5 Wrong Motives for Church Growth

So you want your church to grow. Wonderful.

Here’s a challenging question: why?

Your motivation for wanting your church to grow is important for several reasons.

First, it’s the church. It’s not your church, it’s God’s. And one day you’ll give an account to God for what you did with what he entrusted you and why you did it.

Second, ultimately, I think people can tell. Eventually, people can tell whether you care about them or whether you’re using them.

Third, it’s an integrity issue. Integrity ultimately determines whether what you build stands, in the same way that a house with structural integrity will stand over the years.

Wanting your church to grow isn’t a bad thing. Passion for the mission means passion for growth. And the purest motive in leadership will be simply that you want people to come to know the love, forgiveness and fullness of life in Jesus Christ.

Yet not everyone wants their church to grow for noble reasons.

How do you know where you stand? Here are 5 false motives to watch for.

Just because you struggle with them doesn’t mean you’ll succumb to them. But if you recognize them for what they are, you can identify them, confess them, and kill them before they ruin a good thing.

wrong motives1. Pride

Is pride driving your desire to see your church grow? That can be tough to answer accurately.

Pride is like greed; it rarely shows itself in the mirror.

How would you know if pride is driving your desire to grow? Just watch what happens when you grow or don’t grow. As Tim Keller says, if growth has become an idol to you, success will go to your head and failure will go to your heart.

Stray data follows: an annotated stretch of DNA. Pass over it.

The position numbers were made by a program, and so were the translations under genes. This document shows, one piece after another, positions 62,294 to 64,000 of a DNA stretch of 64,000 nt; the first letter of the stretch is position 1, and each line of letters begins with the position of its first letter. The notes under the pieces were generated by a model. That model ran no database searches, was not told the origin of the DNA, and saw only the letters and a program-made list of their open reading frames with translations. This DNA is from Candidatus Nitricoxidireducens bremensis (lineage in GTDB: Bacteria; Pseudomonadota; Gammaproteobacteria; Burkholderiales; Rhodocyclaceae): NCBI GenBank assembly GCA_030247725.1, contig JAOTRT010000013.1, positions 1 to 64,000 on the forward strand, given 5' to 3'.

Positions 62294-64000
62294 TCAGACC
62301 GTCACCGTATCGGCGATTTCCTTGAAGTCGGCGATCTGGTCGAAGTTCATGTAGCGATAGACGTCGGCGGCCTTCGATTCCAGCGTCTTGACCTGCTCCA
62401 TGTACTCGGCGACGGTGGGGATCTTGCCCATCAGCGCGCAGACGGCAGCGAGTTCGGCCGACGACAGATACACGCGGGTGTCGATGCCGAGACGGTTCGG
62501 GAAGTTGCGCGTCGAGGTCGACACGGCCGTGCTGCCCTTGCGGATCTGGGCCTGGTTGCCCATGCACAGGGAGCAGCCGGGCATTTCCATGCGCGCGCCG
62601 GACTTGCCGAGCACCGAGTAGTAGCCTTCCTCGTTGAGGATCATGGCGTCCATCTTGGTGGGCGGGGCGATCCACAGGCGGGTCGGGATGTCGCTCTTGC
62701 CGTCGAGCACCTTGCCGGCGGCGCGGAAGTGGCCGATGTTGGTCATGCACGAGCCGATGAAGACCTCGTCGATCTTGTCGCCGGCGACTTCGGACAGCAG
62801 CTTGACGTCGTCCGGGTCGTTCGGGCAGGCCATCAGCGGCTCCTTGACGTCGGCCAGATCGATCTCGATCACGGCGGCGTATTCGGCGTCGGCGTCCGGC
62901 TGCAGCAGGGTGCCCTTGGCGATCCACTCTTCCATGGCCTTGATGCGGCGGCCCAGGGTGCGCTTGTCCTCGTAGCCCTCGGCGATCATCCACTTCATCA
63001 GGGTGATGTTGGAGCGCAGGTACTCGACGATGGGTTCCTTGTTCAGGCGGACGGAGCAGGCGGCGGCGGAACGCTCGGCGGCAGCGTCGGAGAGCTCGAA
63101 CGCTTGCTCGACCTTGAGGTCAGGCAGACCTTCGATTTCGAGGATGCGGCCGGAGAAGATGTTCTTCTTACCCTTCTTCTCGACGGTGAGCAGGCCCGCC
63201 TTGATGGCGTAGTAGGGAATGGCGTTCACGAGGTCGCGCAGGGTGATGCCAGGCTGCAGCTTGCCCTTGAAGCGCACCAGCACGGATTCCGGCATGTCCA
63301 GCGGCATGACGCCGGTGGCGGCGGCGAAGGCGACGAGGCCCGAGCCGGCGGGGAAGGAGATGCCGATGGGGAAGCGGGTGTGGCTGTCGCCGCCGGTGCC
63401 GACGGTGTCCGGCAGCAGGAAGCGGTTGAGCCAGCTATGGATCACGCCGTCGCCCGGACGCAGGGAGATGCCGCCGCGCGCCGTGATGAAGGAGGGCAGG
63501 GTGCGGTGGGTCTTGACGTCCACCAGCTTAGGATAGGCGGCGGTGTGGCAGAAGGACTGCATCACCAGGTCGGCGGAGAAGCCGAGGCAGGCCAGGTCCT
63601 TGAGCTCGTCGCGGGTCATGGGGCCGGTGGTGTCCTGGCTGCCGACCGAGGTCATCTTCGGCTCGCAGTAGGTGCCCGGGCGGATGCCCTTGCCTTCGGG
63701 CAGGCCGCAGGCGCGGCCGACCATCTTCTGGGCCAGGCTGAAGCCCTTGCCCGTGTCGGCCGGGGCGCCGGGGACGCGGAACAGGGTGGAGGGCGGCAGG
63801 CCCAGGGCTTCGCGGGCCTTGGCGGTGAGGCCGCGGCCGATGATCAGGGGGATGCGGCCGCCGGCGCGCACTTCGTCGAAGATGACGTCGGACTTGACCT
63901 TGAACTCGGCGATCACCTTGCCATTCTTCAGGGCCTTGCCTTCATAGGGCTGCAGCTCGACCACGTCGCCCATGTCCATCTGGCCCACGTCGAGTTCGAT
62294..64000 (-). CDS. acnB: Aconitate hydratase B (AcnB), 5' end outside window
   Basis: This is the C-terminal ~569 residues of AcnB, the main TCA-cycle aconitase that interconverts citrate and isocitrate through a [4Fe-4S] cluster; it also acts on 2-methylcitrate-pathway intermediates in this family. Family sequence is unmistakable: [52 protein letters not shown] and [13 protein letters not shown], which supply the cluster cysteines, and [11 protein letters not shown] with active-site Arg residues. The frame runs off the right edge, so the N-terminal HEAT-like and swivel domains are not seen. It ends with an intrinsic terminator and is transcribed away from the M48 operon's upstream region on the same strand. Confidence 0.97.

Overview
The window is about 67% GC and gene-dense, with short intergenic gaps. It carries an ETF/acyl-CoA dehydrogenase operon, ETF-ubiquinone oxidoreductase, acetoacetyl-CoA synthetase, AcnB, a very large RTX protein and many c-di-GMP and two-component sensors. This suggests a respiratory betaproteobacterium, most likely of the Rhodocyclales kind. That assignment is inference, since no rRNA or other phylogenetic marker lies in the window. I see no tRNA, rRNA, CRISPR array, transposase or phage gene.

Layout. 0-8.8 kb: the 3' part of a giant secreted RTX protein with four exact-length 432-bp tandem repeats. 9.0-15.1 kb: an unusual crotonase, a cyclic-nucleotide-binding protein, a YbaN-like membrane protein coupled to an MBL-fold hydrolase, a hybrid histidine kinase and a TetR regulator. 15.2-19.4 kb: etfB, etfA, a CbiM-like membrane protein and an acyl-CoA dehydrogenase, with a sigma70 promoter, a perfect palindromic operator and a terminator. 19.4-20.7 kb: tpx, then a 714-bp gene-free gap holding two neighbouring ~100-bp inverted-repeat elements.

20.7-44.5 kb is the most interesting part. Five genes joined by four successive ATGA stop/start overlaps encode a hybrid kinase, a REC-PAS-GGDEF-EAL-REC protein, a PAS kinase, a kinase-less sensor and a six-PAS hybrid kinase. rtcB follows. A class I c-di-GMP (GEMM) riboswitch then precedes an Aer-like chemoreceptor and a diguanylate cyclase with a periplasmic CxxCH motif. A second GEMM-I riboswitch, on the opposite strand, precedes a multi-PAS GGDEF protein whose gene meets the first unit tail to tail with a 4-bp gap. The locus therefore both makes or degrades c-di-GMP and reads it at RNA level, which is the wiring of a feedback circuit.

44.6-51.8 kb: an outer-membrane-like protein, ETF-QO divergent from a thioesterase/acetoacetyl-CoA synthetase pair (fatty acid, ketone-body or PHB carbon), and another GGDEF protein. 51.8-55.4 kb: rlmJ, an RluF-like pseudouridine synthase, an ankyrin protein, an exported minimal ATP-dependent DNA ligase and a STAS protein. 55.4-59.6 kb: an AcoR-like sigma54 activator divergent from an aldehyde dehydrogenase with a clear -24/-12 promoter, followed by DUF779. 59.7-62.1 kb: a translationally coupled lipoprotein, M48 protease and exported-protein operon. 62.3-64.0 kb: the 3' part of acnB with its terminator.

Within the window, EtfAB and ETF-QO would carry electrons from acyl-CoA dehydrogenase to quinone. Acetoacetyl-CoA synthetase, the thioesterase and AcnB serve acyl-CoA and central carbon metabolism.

Proud leaders do great as long as everything is moving up and to the right, but if things turn, they almost can’t stand the outcome because it crushes them.

A humble leader can lead in time of failure, stagnation and success.

Humility separates what you do from who you are. Pride never does.

2. Competition

Some leaders want their church to grow because they need to be the best—to be the brightest, fastest or on top.

There’s a world of difference between wanting to do your best and wanting to be the best.

Competition is an inferior motive for growth not just because it’s linked to pride, but because it diminishes the contribution of all others as ‘inferior’. Leaders who always want to be first usually take delight in the fact that others are second.

And that stinks. Especially for a Christian.

Competitive leaders feel they have to be the best.

Healthy leaders simply want to do their best. (Sometimes, that even lands them at Number One.)

3. Insecurity

Sometimes insecure people want their church or organization to grow because it makes them feel better about themselves.

Insecurity and pride are closely linked. Why? Insecurity can lead to an obsession with self the same way narcissism can. The insecure person thinks about themselves constantly and will use others to make them feel better, which of course, is always a mistake.

Pride, competition and insecurity should drive you to God (and perhaps to a Christian counsellor), not to more.

Insecurity can lead to an obsession with self the same way narcissism can.

4. Organizational preservation

Too many churches want to grow simply so they can stay afloat.

You’ve heard it more often than anyone would like to admit:

We need some people to help pay the bills.

We just need more butts in the seats if this is going to work.

We are so short on volunteers that we really need to get some new people in the doors.

People who join your church will soon see that you value them for what they can do, not for who they are. As a result, they won’t stick.

Cruel as it sounds, churches that want to grow simply to keep themselves alive probably should die. They’ve lost the mission.

5. Because you simply want to grow

Other churches don’t need to grow to stay afloat, but instead, they want to grow simply because, well, they want to grow.

The logic goes like this: Healthy things grow, right?

So we should add a campus, or add a service or embark on a building campaign to make more space. Well, maybe.

But that healthy ‘thing’ should already be growing, to the point where you need to make a move or it just makes sense to make a move.

Expanding so you’ll start growing is like saying you want to get married so you’ll fall in love. No, you get married because you’ve fallen in love.

Usually, a church should expand because one of two things is happening:

There’s not enough room for people who are already coming.